Evaluating the modalities and methods that lead to successful treatment of plantar fasciitis
By Andrew Mills, DPT, CSCS, CKTP
Plantar fasciitis is a debilitating condition that affects many people each year. It can be caused by a variety of factors such as improper footwear, increasing exercise routines, and incorrect foot mechanics while walking or running. Pain is usually reported at the insertion of the plantar fascia on the calcaneus and can radiate to the forefoot region. Symptoms are usually reported as being worse in the morning and may ease after a few steps. In chronic cases, pain may last throughout the day. There are a variety of treatment techniques that the physical therapist can employ, such as ultrasound, cold laser, iontophoresis, phonophoresis, and topical analgesics, to name a few.
The “Winlass” Effect
To understand the condition and treatment of plantar fasciitis, an important biomechanical concept called the “winlass effect” must be understood. A “winlass” is, by definition, a “tightening of a rope or cable.”1 The plantar fascia acts as a cable that attaches between the calcaneus and the metatarsal heads and shortens during the propulsive phase of gait, elevating the medial longitudinal arch. According to Maffuli, this creates a more stable arch and a rigid level for push-off.2 This concept is vital, since an alteration in this effect can increase stress of the plantar fascia, and lead to plantar fasciitis.
Common Causes of Plantar Fasciitis
Overpronation is one of the most common causes of plantar fasciitis and can develop from eccentric weakness in the posterior tibialis muscle. This weakness can, in turn, cause elongation of the plantar fascia, which decreases the effect of the winlass mechanism and causes instability during the propulsion phase of gait.3,4,5
Structural deformities, such as excessive subtalar or forefoot varus, can also cause increased pronation and place increased stress on the plantar fascia. Muscle tightness in the Achilles tendon can affect dorsiflexion, causing the foot to compensate by increasing pronation and again placing stress on the plantar fascia. Proximal muscle weakness in the hips can increase stress transmitted through the foot and into the plantar fascia. According to Backstrom and Moore, this weakness can result in greater transmission of shock to the supporting foot structures and inhibit their ability to assist in low-extremity load response.6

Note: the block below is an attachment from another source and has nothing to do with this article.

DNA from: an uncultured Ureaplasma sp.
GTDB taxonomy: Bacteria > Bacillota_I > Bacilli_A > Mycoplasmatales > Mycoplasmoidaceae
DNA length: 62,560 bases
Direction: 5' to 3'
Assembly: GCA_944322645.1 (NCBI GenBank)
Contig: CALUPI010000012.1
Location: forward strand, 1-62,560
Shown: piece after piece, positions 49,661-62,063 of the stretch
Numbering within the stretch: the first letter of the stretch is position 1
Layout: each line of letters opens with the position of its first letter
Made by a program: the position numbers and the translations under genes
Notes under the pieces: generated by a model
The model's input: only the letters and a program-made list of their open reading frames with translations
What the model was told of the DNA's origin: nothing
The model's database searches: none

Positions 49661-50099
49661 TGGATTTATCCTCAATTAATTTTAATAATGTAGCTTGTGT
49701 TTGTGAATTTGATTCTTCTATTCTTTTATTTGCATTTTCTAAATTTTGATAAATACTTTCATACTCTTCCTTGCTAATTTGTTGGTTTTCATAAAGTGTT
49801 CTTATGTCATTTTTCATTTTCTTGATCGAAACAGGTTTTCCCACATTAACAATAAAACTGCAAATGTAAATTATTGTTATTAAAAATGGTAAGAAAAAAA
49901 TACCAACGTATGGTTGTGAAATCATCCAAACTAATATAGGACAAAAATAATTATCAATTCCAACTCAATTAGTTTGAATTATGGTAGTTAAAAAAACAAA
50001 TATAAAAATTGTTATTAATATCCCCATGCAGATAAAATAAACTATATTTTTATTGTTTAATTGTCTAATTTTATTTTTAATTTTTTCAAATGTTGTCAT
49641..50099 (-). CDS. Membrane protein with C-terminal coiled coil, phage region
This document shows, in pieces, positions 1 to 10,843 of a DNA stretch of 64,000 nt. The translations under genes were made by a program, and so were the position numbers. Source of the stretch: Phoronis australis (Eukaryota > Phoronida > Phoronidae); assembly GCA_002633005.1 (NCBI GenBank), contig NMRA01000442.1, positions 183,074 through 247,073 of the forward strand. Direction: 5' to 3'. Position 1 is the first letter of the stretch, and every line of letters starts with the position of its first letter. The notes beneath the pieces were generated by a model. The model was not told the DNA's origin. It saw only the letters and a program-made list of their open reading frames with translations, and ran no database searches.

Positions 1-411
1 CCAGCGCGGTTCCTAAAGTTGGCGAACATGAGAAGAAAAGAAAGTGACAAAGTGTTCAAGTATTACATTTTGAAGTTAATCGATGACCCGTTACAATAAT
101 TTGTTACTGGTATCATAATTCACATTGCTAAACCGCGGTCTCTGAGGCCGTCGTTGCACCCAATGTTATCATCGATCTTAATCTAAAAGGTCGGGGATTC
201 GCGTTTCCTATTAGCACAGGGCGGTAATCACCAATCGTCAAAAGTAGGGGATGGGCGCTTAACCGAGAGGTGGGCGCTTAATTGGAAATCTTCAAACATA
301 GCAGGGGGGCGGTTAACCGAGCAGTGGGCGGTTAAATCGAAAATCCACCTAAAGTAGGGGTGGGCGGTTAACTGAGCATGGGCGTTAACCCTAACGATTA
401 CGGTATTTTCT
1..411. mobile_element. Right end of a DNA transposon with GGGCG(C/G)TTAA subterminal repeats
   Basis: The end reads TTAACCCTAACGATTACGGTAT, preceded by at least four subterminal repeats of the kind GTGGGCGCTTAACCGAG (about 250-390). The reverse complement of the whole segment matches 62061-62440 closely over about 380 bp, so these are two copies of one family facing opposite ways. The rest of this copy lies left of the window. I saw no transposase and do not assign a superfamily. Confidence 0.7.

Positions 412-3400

Poor footwear with decreased stability and increased mobility in the arch region can also increase stress and decrease shock absorption. When walking and running, this can create both acute and chronic plantar fascia problems.
Technology for Treatment
Physical therapy treatment for plantar fasciitis can include a variety of methods and modalities, which include ultrasound, iontophoresis, cold laser, electric stimulation, stretching, strengthening, topical analgesics, and correcting footwear.
Among the chief treatments physical therapists use to treat the plantar fascia is ultrasound. Depending on the region of tenderness, usually a 3-MHz frequency is used, given the superficial nature of the plantar fascia. The intensity of the ultrasound can vary depending if the condition is more acute or chronic in nature. For acute cases, a non-thermal result is desired, as the region is already inflamed.
The non-thermal range for ultrasound is typically .8 W/cm2 or below, as anything higher can begin to raise the temperature of the tissue being treated, causing further inflammation. Pulsed ultrasound at either 20% or 50% is typically used in the acute stages, to minimize temperature increase and promote tissue healing through cavitation and acoustic streaming. For chronic conditions, a thermal result may be desired to help reduce scar tissue or adhesion formation. These settings would use a continuous sound wave and range from .8 W/cm2 to 2.0 W/cm2 in intensity.
Treatment times for both acute and chronic conditions usually range from 5 to 10 minutes. Mettler Electronics, based in Anaheim, Calif, as well as Rich-Mar, Chattanooga, Tenn, are two companies that offer therapeutic ultrasound equipment for the treatment of a number of conditions, including plantar fasciitis.
Iontophoresis is another treatment to reduce inflammation along the plantar fascia. Iontophoresis relies on electricity to drive a medication across the skin barrier into the inflamed area. This treatment works off the chemistry principle that like charges repel one another.